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Intelligence

FM 34-35: Armored Cavalry Regiment and Separate Brigade Intelligence and Electronic Warfare Operations

APPENDIX B

RECONNAISSANCE AND SURVEILLANCE PLANNING

The ACR and separate brigade S2s are responsible for managing and planning R&S operations. The S2 ensures full surveillance coverage of the battlefield is being conducted by the squadron or battalion. The S2 does this based upon guidance from the ACR and brigade commander, corps G2, and detailed knowledge of the enemy, weather, and terrain through IPB. See FM 34-2-1 for more information on R&S operations.

NAMED AREAS OF INTEREST

The ACR or separate brigade S2 identifies some of the NAIs that the squadron or battalion S2 needs to cover in the R&S plan and gives the limit of advance for reconnaissance assets. Other NAIs to be covered will be developed by the squadron or battalion. The squadron or battalion S2 puts together the R&S plan based upon the guidance from the higher S2, commander, and mission of the unit. The squadron or battalion S2 sends a copy of the R&S plan to the ACR or separate brigade S2. The ACR or separate brigade S2 insures that no gaps exist between the squadrons or battalions and sends the entire regiment or brigade R&S plan to corps. The R&S plan is a tool that ties intelligence, maneuver, and fire support together to further develop the enemy situation and targeting process.

In order for the squadron or battalion S2 to implement an effective R&S plan, the S2 must use the following terms:

  • Reconnaissance. A mission undertaken to obtain by visual observation or other detection methods, information about the activities and resources of an enemy, or potential enemy; or to secure data concerning the meteorologic, hydrographic, or geographic characteristics of a particular area.
  • Surveillance. The systematic observation of aerospace surface, or subsurface areas, places, persons, or things by visual, aural, electronic, photographic, or other means.
  • Security. Measures taken by a military unit, an activity, or installation to protect itself against all acts designed to or which may impair its effectiveness.
  • Counterreconnissance. All measures taken to prevent hostile observation of a force, area, or place. Actions taken to counter enemy R&S efforts through the depth of the AO. It is a combat function directed by the S3 with intelligence support from the S2.

RECONNAISSANCE AND SURVEILLANCE PLAN

The purpose of the R&S plan is to find out and verify information about the enemy and terrain that affects the ground force maneuver plan using the assets of the ACR or separate brigade. These assets are scouts, aircraft, artillery FOs, MI company, engineers, chemical, infantry, and armor.

According to FM 101-5, the S3 is responsible for and has tasking authority over maneuver elements. The S2 makes recommendations to the commander or S3. The S2 is the primary user of the scouts and often tasks them. In some units the S2 has tasking authority over R&S assets after the R&S plan has been approved by the commander and the S3. Every unit has its own SOPs regarding R&S responsibilities.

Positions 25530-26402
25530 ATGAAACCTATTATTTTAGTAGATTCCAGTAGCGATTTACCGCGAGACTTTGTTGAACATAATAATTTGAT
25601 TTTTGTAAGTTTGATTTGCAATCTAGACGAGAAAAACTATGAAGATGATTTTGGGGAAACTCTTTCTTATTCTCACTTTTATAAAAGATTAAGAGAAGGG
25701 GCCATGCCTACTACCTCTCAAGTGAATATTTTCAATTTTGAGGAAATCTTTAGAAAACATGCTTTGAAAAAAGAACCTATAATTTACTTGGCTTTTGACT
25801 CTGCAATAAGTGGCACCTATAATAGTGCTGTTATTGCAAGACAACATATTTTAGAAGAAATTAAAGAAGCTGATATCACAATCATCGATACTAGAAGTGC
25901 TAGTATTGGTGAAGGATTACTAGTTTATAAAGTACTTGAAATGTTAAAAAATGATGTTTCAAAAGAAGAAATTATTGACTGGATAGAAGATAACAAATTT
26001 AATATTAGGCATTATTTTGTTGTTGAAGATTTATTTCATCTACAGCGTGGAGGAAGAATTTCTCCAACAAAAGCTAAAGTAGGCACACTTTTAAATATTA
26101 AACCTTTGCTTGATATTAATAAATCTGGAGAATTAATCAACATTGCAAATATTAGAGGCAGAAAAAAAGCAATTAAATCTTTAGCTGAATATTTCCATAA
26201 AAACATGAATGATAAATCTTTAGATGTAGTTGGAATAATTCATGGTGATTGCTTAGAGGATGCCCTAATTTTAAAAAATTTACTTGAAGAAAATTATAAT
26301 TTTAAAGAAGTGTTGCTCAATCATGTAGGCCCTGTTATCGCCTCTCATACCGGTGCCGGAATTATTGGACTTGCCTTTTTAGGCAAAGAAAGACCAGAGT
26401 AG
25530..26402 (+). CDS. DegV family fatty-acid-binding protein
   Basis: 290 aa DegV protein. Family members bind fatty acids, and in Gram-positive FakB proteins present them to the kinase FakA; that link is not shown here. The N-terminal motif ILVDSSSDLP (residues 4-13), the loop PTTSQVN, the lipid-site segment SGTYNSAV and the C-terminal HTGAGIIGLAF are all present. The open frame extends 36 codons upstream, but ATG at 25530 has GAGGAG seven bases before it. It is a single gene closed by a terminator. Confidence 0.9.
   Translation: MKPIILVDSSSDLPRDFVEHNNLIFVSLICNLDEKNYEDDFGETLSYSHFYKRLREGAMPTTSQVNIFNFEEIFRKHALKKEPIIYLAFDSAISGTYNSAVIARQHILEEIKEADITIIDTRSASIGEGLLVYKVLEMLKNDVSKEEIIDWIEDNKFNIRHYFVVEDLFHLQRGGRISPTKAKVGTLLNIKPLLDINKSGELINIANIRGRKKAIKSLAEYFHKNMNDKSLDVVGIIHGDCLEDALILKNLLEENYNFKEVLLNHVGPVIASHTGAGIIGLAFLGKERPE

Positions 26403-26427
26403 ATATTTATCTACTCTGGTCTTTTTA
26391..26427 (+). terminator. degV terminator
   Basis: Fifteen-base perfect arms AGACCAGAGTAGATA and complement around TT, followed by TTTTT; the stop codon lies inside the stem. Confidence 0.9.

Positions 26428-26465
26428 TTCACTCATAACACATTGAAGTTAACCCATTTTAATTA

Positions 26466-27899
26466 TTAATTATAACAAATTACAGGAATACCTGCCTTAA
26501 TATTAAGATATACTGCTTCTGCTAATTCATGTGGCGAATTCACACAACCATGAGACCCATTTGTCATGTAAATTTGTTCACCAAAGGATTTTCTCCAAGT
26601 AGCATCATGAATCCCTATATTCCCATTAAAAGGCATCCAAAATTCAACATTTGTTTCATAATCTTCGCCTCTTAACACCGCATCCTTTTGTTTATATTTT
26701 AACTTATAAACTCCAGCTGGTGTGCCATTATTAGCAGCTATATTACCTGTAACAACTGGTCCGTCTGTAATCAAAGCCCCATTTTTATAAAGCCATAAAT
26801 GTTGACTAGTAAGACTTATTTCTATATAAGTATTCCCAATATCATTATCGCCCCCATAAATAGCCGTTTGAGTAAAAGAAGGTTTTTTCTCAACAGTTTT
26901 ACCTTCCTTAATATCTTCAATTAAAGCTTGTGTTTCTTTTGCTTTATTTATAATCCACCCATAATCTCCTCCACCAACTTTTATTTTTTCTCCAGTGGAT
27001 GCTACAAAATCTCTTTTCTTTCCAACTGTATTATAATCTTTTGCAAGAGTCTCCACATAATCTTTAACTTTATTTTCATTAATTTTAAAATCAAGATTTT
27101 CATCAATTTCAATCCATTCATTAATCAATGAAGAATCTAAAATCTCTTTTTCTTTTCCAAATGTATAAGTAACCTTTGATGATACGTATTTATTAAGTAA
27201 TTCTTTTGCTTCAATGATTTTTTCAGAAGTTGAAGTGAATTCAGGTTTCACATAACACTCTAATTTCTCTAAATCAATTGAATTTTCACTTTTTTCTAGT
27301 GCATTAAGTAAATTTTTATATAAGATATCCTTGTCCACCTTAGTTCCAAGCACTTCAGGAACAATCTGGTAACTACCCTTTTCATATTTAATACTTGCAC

The commander's approval of the R&S plan is considered as tasking authority. Many times the S3 does not have time to prepare and publish separate R&S missions, so the S2 does it. Once the S2 has written the formal plan and coordinates it with the S3, he sends it to the commander for approval. Once the commander has signed the fragmentary order (FRAGO) or warning order, the taskings within it become missions ordered by the commander, regardless of who wrote it.

STEPS FOR DEVELOPING AND IMPLEMENTING RECONNAISSANCE AND SURVEILLANCE PLAN AT SQUADRON OR BATTALION

The squadron or battalion S2 must understand the mission and commander's intent. (PIR or IR are established from these two concepts.)

  • The S2 prepares a warning order to the R&S assets so they can begin preparations. R&S starts as soon as possible and continues throughout the operation.
  • The S2 and the rest of the staff conduct IPB together. An R&S plan cannot be developed without NAIs and TAIs. These come directly from the IPB process.
  • The S2 prepares a situation template based on what the enemy is expected to do.
  • From the situation template and IPB, the S2 develops an event template. This template will assist the S2 in selecting NAIs that help confirm or deny enemy intentions. The R&S plan should focus on these NAIs.
  • The S2 coordinates with the S3 to ensure that the necessary assets to employ for R&S are not already assigned a mission. He coordinates with the FSO to ensure that FA assets know where and when R&S assets will operate. The S2 briefs the officer in charge or chiefs of these assets on the enemy, weather, and terrain. The S2 uses the IPB products completed to date (such as photographs, terrain models, and R&S overlays) as part of the brief. The S2 explains what the commander wants to accomplish and what you as the S2 expect from each asset. The squadron or battalion S2 gives them the big picture and then directs them to their specific roles:

-- Do not just focus on the enemy; have the R&S assets report on terrain, obstacles, AAs, and weather effects on terrain.

-- It is imperative that all assets have primary and alternate means of communications and adequate logistics.

-- Ensure all assets report regularly, even if a negative report.

-- Have the S3 or a member of that section present at the briefing to ensure proper coordination takes place.

-- Try to augment scout missions with GSRs, FOs, and engineers to increase the information potential.

-- If time permits, write an R&S annex to the OPORD. If there is not enough time, prepare an R&S overlay and disseminate it to the units and assets.

RECONNAISSANCE AND SURVEILLANCE OVERLAY

The R&S overlay is constructed with R&S assets graphically oriented to satisfy the commander's PIR. As a minimum, the R&S overlay includes three sections: graphic display of deployed R&S assets and planned R&S deployments; a legend containing administrative data and instructions to R&S assets; and distribution.